Cryokinetics

Cryokinetics

Cryokinetics is a rehabilitation technique involving ice application followed by progressive active exercises. It has been shown to be very successful in treating ligament sprains.

What are Cryokinetic exercises?

  • Cryokinetics involves applying cold therapy to a part of the body then performing active exercises.
  • Applying cold before performing rehabilitation exercises allows the exercises to be done pain-free, sooner than they might otherwise would be.
  • The anaesthesia or numbness arising from ice application does not remove pain-sensing mechanisms, it only removes the current pain from tissue damage. Therefore, if active exercises are too vigorous pain will still occur.

How long should I apply cold for?

Cold therapy should be applied for a maximum of twenty minutes which should be sufficient to produce the numbed response which is required. The process can be repeated for 5 minutes to re-numb the area if necessary.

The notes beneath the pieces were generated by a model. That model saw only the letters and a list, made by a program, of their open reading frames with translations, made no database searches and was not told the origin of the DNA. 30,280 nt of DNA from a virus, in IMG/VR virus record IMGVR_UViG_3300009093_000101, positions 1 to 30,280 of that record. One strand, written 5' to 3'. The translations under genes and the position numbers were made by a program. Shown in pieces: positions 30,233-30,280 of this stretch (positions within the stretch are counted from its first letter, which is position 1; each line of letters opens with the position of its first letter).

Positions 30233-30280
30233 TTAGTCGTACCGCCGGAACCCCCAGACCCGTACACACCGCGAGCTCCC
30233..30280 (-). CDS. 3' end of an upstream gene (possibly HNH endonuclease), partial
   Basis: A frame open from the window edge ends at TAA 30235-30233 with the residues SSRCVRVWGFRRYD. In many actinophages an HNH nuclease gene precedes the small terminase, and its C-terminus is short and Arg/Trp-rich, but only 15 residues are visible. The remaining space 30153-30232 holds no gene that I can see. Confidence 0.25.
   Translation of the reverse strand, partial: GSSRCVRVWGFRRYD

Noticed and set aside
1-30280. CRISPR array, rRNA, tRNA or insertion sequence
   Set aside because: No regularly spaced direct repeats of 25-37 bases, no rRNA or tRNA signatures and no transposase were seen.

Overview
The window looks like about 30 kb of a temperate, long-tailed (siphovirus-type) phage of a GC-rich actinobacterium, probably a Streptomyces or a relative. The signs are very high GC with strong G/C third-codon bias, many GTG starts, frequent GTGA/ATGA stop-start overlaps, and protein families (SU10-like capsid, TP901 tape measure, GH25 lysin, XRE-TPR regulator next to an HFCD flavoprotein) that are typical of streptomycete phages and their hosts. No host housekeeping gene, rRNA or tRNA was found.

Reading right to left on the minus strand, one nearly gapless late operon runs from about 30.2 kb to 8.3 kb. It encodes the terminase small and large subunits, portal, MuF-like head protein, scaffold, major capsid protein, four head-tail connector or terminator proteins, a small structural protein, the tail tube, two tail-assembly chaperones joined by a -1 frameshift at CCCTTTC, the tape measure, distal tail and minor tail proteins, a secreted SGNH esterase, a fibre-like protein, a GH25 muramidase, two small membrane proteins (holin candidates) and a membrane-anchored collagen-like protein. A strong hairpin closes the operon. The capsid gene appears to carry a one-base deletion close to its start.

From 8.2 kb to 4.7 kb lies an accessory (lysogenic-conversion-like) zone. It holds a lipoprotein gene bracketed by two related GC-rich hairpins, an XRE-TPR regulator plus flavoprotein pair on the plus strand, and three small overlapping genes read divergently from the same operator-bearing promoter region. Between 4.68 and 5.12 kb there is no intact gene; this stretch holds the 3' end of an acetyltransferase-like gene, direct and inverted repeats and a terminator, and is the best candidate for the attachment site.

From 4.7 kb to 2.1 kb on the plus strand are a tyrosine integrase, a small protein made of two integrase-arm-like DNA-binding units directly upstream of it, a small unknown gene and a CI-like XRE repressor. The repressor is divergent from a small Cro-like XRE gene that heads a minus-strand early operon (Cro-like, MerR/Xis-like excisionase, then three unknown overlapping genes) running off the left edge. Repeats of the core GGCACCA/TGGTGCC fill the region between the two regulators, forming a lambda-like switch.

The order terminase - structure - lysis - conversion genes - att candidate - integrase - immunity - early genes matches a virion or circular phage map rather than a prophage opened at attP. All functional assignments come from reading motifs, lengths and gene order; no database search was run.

Exercises performed during cryokinetics shoulde be active exercises. This means the patient performs them independently of any help from a therapist. For example when recovering from a sprained ankle, you might do ankle mobility exercises. Active exercises would involve you moving your ankle up and down yourself. As opposed to a passive exercise where your therapist would move the ankle themselves without any input from the patient.

Cryokinetic exercises should be gradually increased in intensity, providing they remain pain-free. The key to the success of cryokinetics appears to be progressing as quickly as possible from one exercise to the other. Unlike conventional rehabilitation programs where a certain number of reps must be completed, if the athlete can perform the exercise, smoothy, and pain-free then they can progress.


The benefits of cryokinetics include:

  • Exercise increases blood flow to the injured area, vital in healing, once the initial acute phase has passed and any bleeding has stopped.
  • Cryokinetic exercise re-establishes neuromuscular function and is possibly much earlier than normal and as such atrophy or wasting of the muscles has not had time to set in.
  • Swelling is reduced dramatically through the combination of cooling and exercise.
This article has been written with reference to the bibliography.